What a great time I had last week doing the fishing seminars at the Toronto Spring Fishing Show. What I thought was especially “cool”, though, was the number of folks who were still keen to talk about ice fishing and ice fishing techniques, even though it was sunny and warm outside and there was no snow on the ground. I guess you don’t have to travel too far north of the city – into the Haliburton Highlands and Muskoka region – to find safe ice.
As I was telling a group of folks who had asked about the ice augers I use and the ones I would recommend, if I had a spare million dollars to invest in the fishing industry, the very last place I would risk my money is in anything involved with ice augers.
And not for the reasons you might think.
Over the past four or five winters I have spent close to 75 plus days on the ice fishing and filming television shows. And I can’t believe the number of folks I bump into with tales of ice auger woes. Usually of broken clutches, drive shafts and gears. It is nothing short of bewildering and I do not know how auger manufacturers stay in business.
I say that, because the fault usually lies with the anglers, not with the machinery.
So, let me give you three tips that I absolutely guarantee will add years of life to your ice auger and will free you up to spend your time on the ice much more productively.
Let’s start with the easiest one first: add fuel stabilizer to the can in which you store your gas/oil mixture.
I have a friend, here in Kenora, who owns and operates a mobile marine business repairing big, medium and small engines of every size and shape imaginable. Everything from chain saws and ice augers to 4-wheel drive quads, snowmachines and giant outboards. And get this: he tells me he would go out of business – those are his words, not mine – if everyone added fuel stabilizer to their gas.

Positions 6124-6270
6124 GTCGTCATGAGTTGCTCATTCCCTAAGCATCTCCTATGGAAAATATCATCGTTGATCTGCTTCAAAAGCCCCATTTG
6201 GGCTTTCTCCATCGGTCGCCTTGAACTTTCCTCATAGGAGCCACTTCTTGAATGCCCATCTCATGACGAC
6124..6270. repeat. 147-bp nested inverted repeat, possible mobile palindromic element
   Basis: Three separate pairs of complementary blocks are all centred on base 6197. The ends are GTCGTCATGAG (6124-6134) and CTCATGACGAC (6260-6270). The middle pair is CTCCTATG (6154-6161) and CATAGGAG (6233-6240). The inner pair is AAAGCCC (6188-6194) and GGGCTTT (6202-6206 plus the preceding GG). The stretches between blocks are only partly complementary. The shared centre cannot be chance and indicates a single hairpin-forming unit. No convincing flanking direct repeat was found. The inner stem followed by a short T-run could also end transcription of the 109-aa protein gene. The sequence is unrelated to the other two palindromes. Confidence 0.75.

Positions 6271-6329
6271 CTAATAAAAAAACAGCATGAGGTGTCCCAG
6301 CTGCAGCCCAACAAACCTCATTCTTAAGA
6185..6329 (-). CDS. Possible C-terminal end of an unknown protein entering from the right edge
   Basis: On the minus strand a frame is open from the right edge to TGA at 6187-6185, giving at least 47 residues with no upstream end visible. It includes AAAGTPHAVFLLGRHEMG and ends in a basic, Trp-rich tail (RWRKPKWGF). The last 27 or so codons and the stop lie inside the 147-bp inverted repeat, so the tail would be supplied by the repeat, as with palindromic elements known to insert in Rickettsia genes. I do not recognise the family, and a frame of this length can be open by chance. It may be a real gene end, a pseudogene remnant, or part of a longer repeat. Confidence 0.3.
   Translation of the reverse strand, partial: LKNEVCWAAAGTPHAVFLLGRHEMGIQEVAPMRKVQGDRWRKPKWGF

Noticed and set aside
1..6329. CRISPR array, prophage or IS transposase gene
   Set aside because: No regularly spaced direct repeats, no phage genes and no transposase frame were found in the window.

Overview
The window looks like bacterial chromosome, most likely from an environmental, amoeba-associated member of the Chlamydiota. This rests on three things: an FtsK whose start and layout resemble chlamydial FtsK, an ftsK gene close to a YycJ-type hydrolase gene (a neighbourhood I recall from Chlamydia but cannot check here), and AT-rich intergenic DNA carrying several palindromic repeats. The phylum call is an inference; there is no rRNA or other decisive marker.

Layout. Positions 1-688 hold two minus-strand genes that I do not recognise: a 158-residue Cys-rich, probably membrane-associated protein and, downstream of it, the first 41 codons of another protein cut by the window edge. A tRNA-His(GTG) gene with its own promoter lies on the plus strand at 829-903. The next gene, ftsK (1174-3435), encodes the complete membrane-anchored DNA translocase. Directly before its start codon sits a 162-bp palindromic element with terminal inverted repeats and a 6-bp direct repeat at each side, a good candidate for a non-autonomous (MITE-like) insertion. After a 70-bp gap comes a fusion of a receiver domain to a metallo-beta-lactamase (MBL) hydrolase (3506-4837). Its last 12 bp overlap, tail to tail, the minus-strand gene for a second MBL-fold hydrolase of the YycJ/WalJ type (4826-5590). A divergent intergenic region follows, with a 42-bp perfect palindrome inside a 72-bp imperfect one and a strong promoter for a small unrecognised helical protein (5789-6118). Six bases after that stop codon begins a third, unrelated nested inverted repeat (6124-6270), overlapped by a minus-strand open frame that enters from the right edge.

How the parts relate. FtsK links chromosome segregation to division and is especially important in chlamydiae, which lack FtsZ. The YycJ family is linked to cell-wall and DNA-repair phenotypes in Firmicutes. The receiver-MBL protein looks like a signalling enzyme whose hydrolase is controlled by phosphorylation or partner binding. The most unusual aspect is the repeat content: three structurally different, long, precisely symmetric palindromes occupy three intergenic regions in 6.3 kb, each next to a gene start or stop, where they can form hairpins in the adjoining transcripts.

He has one or two technicians at the shop that do nothing all day – nothing – other than tune up small gas engines. Things like ice augers that start, stop, start, sputter and won’t cut, because they’re gummed up inside.
Now, I am not sponsored by any fuel additive company, so I am not going to tell you that you must buy one brand over another, or that one works better than all the rest.
All I know is that I never – EVER – put gas into my ice auger, chain saw, kicker outboard, quad, snowmachine or big boat without adding fuel stabilizer given my buddy’s advice. And I could not tell you the last time I had trouble starting or running any of my toys. I also couldn’t tell you the last time I took one of the engines in for a tune up.
The additive – I use the red stuff from Canadian Tire, how’s that for a commercial – is cheap and it works like magic.
Ice auger tip number two: When you finally get down lake and start up your auger for the very first time, let it fully warm up. Nobody does this. I mean, how many times have you seen a group of anglers arrive at a spot and watch them unload their augers, start them up, and immediately begin drilling?
The damned auger has bounced around inside a sleigh in minus 30 degree temperatures, is caked in slush and snow and ice and then someone starts it up, hits the throttle and wonders why it “runs rough” or “doesn’t cut”.
Engine repair buddy says you have to let them warm up for at least a few minutes, until they’re purring like kittens. If you don’t do this and immediately try cutting through three feet of blue ice, you’re asking for trouble … and you’re going to get it.
So, put fuel stabilizer in your gas can each and every time you fill up, and when you get to your fishing spot, start the ice auger and then let it fully warm up while you go about doing all the other chores to get ready to fish.
Which brings us to ice auger tip number three. Drum roll please, because this is the single most important thing you can do to guarantee you will never blow up, break or otherwise damage the drive shaft, chain and gears in your ice auger. But, wait a second, they say a picture is worth a thousand words, so click on this short video link and you can watch how I do it using my Rapala/Husqvarna ice auger that I have used to drill more miles of holes than TransCanada Pipeline. Oh, yes, and trust me, I sufficiently warmed up the auger before I shot the video clip.